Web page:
The one species im hoping to attempt once i relocate to florida in several months,Johanesteijsmannia magnifica (don't ask me to pronounce the genus name..)..for a palmnut,this is prehaps the holy grail of palms..rare,expensive,and absolutely fantastic..look this one up...even if you can't try it...

Still,there are hundreds,if not thousands of other species out there some of which might work in
cooler areas...its all about researching them to see which ones you might have a chance at succeeding with..

..An interesting side note for those of us here in the s.f. bay area, theres a grower just south of san jose who is looking to experiment with cuban royals (roystonea regia) here..how neat might that be if
he has success...royals,and canary island date palms lining some of our streets together..how magnificent a vision...
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Old 12-12-2008, 08:14 PM
 
Location: Floribama
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I was at Lowe's today in Pensacola and they had Canary Island Date Palms for $12. I was tempted to buy one but I really don't have anywhere to put it.
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Old 12-13-2008, 03:32 AM
 
Location: rural east coast Australia
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I have two growing here, near my home, in an area with a 52" rainfall that verges on sub-tropical. They are trouble-free and fast growing, the only downside being the large numbers of seed clusters which attract fruit bats who squark and fight all night over the tasty seeds.
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Old 12-13-2008, 03:53 AM
 
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Quote:
Originally Posted by si33 View Post
Now,..if the original op was looking to open a discussion on palms, i'll tell ya..there probabally are many out there who have much to say...especially when it comes to their favorites...

The one species im hoping to attempt once i relocate to florida in several months,Johanesteijsmannia magnifica (don't ask me to pronounce the genus name..)..for a palmnut,this is prehaps the holy grail of palms..rare,expensive,and absolutely fantastic..look this one up...even if you can't try it...
Ah yes, there are so many cool things on our planet. I did look up that palm you mentioned and it looks like itäd be a really cool palm for large indoor gardening if it does'nt get any bigger than this photo here. http://www.palmpedia.net/wiki/images/0/06/Joey_Mag_If.jpg (broken link)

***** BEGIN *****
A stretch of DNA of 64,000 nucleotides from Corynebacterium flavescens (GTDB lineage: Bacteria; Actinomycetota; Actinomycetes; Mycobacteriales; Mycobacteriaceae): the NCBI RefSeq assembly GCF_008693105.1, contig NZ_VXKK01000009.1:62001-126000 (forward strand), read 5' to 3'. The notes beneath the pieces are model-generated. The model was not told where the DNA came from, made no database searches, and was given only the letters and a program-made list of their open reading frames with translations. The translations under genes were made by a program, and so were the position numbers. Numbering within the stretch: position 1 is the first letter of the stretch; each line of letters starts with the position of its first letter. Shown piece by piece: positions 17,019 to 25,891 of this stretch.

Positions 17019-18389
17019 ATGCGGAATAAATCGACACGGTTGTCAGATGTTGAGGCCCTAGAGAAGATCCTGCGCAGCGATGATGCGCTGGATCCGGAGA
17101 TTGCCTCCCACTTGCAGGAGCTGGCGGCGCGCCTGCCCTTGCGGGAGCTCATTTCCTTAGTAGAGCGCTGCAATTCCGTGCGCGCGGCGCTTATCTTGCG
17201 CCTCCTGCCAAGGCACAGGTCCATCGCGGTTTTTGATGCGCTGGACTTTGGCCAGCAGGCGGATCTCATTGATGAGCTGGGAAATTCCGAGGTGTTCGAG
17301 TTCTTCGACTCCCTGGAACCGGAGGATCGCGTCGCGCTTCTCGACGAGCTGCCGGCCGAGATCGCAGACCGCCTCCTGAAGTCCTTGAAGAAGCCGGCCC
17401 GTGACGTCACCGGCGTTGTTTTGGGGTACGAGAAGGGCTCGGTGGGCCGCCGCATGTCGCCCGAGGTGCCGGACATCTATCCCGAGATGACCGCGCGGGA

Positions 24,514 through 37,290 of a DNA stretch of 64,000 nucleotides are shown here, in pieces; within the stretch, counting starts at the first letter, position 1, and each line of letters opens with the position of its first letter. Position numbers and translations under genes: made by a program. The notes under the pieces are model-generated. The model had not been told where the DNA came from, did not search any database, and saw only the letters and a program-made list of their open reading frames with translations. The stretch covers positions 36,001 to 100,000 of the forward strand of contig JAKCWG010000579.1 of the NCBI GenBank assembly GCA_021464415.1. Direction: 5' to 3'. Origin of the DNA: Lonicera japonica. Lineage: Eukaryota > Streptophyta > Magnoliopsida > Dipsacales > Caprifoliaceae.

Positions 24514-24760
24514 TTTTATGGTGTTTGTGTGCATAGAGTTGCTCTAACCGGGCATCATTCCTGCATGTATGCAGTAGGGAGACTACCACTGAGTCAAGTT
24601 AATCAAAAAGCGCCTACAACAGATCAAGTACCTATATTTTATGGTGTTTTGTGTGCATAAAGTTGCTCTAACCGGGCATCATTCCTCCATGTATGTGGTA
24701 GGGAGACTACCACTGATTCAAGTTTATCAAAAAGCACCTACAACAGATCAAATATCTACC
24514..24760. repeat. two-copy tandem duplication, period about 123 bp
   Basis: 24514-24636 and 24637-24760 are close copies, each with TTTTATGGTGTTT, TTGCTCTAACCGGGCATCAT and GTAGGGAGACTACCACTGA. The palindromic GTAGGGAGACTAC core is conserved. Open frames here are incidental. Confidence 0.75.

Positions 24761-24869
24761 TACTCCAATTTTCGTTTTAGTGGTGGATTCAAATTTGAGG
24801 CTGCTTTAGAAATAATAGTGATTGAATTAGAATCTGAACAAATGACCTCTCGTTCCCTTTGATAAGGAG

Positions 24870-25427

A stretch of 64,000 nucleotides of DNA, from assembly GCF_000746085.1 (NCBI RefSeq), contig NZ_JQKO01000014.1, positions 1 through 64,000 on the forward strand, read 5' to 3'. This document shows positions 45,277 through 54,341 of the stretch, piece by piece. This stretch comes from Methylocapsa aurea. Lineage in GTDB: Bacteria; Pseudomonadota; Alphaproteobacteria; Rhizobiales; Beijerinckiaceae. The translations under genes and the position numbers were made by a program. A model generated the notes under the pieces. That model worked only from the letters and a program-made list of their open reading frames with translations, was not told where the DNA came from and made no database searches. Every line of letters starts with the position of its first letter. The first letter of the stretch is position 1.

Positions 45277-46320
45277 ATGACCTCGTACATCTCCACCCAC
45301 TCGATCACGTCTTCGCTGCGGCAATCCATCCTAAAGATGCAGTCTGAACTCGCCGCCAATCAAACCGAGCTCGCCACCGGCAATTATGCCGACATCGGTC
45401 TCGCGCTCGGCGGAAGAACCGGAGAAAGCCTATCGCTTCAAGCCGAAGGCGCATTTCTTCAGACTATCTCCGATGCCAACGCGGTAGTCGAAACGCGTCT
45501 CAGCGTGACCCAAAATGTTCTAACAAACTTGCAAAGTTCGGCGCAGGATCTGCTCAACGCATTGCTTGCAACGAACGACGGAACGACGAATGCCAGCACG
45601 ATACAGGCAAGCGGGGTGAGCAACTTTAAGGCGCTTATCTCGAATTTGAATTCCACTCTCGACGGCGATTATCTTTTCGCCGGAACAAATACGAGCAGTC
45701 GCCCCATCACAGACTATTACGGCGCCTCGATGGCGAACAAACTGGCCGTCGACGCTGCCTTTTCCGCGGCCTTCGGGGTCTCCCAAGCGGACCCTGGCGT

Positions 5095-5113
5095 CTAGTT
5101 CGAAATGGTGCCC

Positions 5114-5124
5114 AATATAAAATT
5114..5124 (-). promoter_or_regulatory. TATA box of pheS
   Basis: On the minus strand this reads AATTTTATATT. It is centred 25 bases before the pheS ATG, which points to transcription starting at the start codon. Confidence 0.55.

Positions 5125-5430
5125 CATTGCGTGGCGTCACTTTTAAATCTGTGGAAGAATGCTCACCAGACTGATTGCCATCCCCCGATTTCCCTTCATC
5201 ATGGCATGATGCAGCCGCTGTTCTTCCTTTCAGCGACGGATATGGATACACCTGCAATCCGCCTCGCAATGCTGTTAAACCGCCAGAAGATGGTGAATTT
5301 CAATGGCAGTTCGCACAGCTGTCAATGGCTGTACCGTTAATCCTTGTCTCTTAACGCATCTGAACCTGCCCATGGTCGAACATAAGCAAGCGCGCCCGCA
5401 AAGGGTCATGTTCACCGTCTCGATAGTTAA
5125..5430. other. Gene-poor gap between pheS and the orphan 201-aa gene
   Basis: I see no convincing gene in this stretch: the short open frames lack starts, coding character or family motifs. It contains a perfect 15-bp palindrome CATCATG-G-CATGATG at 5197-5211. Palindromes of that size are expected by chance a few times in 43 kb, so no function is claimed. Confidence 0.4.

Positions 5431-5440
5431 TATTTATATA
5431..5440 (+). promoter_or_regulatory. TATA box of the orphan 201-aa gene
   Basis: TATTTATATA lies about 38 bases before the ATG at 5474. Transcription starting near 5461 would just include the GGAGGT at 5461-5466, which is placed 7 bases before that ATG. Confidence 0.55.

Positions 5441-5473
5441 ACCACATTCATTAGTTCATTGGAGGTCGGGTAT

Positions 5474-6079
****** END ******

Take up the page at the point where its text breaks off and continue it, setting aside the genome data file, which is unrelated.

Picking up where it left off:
The above photo image is a specimen in Hawaii and below image is of one in Singapore.
http://www2.palmpedia.net/wiki/images/1/1e/Joey_Magnifica-orchSBG.jpg (broken link)

Well , I don't see why the images or photos did'nt come through, just maybe it has to be approved by the moderator because of all the perverts on the net posting garbage, whatever!

Anyway look up the species yourself, they are indeed beautiful.

Main Page - Palmpedia
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Old 12-13-2008, 09:52 AM
 
2,255 posts, read 5,155,202 times
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Here's another Kool Palm Garden resource.

"Lundkvist Palm Gardens" - Hawaii

http://www.lundkvistpalmgarden.com really kool website & beautiful photos. Some of the small Red folliage palms would be great accents to mostly Green forest backgrounds.

. . . and you thought this place was in Sweden


Here's a nice page on that site that really illustrates what exactly Palms in the Johnnnesteijsmannia species look like. Most are from Thailand, the Malay pennisula and Borneo.
http://www.lundkvistpalmgarden.com/web/johannesteijsmannia.html (broken link)

Last edited by bluepacific; 12-13-2008 at 10:08 AM..
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Old 12-17-2008, 03:59 PM
 
Location: Denver, Colorado U.S.A.
14,163 posts, read 25,386,018 times
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Quote:
Originally Posted by southernnaturelover View Post
I haven't grown them myself, but they are growing successfully here in coastal Alabama where it sometimes gets below freezing.
Actually, those palms are Date palms, but not "Canary Island" date palms. Notice the much larger, thicker head on the palm in the fist photo. I heard that the date palms in your Alabama picture are much cheaper because they regularly get "retired" from date farms in California. Apparently they don't produce fruit after a certain age. But they're very attractive palms.